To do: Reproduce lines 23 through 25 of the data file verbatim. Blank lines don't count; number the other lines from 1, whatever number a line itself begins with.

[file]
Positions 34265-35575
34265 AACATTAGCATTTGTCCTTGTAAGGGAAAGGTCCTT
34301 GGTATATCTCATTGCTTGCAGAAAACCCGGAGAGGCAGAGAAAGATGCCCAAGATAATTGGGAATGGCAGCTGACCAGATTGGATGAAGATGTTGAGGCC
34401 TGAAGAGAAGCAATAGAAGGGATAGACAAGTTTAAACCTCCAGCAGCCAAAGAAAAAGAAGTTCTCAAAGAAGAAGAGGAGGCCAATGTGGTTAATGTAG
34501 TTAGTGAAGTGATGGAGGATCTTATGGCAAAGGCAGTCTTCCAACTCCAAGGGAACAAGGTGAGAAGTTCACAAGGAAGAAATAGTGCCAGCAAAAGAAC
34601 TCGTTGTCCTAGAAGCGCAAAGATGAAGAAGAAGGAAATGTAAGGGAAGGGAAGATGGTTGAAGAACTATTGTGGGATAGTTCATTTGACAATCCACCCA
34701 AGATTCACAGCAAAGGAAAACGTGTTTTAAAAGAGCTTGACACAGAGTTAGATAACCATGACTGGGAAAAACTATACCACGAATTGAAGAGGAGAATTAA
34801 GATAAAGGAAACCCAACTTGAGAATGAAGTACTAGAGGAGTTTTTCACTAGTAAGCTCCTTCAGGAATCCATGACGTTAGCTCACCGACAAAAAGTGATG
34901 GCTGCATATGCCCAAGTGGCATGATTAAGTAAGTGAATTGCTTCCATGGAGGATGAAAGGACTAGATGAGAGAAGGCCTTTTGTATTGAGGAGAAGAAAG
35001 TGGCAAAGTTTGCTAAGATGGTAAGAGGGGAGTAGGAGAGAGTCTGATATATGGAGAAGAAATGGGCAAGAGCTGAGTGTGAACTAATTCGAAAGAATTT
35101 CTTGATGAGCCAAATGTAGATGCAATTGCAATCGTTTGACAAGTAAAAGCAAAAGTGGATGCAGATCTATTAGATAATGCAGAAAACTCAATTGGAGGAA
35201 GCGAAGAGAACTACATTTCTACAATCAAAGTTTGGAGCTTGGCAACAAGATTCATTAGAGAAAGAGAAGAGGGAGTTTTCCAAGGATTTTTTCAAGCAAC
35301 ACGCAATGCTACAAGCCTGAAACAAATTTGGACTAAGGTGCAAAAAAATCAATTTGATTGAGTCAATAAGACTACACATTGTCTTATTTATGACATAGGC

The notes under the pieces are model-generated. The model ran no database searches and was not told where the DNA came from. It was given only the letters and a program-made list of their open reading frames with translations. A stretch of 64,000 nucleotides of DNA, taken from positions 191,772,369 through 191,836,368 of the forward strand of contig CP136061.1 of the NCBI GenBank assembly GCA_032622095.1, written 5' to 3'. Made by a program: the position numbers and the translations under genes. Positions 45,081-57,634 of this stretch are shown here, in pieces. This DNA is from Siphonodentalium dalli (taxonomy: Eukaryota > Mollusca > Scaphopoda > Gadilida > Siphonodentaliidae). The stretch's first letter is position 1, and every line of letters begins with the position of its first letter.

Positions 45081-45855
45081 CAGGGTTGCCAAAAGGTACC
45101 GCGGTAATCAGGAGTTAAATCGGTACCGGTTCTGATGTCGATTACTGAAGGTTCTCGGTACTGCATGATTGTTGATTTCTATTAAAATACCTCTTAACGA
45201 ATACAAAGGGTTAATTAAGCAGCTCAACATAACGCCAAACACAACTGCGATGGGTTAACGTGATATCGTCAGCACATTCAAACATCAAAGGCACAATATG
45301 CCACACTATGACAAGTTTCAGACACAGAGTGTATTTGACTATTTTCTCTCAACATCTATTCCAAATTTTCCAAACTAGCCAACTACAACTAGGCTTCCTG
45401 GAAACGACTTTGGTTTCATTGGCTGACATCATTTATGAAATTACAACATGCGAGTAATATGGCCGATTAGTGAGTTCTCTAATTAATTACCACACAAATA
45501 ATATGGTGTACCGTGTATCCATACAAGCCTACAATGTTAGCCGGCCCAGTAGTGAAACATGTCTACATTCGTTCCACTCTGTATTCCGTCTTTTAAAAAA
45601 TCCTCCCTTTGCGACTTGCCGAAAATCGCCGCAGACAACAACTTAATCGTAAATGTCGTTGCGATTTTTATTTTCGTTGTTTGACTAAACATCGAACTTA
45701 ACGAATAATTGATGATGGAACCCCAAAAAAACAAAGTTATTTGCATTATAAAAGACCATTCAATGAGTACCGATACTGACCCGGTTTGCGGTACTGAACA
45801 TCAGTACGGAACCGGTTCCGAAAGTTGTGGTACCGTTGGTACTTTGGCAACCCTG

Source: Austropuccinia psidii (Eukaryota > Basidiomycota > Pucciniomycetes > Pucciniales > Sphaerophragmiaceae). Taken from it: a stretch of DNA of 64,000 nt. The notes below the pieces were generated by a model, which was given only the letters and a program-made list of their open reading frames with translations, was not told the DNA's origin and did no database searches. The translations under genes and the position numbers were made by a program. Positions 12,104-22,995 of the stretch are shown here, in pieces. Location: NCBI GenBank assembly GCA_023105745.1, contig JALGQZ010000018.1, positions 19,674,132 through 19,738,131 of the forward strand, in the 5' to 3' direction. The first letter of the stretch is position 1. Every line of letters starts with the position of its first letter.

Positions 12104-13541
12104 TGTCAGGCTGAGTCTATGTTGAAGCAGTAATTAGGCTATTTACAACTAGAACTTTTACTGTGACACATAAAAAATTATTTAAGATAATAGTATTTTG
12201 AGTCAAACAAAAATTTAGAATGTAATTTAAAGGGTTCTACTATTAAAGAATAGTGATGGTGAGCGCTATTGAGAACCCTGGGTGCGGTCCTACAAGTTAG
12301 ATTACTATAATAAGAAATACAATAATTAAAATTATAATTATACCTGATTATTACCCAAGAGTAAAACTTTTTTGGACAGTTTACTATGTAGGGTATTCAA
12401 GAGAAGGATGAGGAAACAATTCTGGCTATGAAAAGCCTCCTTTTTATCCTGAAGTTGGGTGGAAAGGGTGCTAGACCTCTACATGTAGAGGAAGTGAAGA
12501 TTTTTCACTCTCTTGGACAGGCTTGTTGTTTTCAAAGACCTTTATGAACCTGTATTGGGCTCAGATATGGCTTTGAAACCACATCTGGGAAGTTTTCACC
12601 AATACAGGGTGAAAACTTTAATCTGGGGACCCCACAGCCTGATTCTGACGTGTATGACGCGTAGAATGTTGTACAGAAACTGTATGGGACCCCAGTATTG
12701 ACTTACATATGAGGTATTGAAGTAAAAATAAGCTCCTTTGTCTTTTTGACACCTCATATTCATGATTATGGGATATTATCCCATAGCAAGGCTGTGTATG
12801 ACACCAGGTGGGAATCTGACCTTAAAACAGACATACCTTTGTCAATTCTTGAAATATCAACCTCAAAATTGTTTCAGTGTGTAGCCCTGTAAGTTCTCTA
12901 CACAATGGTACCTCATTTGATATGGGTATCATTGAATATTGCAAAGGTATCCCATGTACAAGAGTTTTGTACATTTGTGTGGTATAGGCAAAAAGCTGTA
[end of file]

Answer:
45701 ACGAATAATTGATGATGGAACCCCAAAAAAACAAAGTTATTTGCATTATAAAAGACCATTCAATGAGTACCGATACTGACCCGGTTTGCGGTACTGAACA
45801 TCAGTACGGAACCGGTTCCGAAAGTTGTGGTACCGTTGGTACTTTGGCAACCCTG

Source: Austropuccinia psidii (Eukaryota > Basidiomycota > Pucciniomycetes > Pucciniales > Sphaerophragmiaceae). Taken from it: a stretch of DNA of 64,000 nt. The notes below the pieces were generated by a model, which was given only the letters and a program-made list of their open reading frames with translations, was not told the DNA's origin and did no database searches. The translations under genes and the position numbers were made by a program. Positions 12,104-22,995 of the stretch are shown here, in pieces. Location: NCBI GenBank assembly GCA_023105745.1, contig JALGQZ010000018.1, positions 19,674,132 through 19,738,131 of the forward strand, in the 5' to 3' direction. The first letter of the stretch is position 1. Every line of letters starts with the position of its first letter.